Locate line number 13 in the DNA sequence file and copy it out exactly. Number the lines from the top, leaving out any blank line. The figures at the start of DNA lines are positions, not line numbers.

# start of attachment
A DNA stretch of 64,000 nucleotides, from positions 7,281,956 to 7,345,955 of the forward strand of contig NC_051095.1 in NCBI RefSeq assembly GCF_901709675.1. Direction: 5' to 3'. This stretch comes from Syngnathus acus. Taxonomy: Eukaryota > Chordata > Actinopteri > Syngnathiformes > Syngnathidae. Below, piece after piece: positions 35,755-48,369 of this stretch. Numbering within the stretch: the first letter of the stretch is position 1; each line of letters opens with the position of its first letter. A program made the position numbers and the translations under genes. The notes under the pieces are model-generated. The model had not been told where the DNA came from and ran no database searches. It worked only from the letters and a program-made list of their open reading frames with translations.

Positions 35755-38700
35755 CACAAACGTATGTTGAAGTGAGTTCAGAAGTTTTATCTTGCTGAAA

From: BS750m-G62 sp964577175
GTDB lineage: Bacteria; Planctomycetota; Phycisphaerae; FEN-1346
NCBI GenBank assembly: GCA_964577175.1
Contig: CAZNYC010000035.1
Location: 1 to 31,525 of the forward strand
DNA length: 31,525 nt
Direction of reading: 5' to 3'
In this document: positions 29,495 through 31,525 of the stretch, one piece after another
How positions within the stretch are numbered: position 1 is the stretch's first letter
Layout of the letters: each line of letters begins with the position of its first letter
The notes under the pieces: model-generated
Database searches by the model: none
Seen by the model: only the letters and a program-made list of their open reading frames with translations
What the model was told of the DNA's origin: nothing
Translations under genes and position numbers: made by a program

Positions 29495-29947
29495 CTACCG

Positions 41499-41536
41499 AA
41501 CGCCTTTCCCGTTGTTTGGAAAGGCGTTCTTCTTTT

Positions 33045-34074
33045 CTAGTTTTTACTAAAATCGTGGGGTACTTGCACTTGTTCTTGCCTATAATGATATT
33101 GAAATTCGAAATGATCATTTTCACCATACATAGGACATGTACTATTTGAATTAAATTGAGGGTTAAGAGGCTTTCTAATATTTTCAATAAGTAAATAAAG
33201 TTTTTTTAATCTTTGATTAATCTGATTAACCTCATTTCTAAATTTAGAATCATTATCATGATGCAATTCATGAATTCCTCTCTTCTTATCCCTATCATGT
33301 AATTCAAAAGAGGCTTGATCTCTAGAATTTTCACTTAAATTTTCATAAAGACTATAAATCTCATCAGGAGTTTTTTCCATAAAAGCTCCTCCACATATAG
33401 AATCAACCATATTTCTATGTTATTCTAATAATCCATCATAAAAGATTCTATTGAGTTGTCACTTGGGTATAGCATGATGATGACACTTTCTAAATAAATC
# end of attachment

Layout of the letters: each line of letters begins with the position of its first letter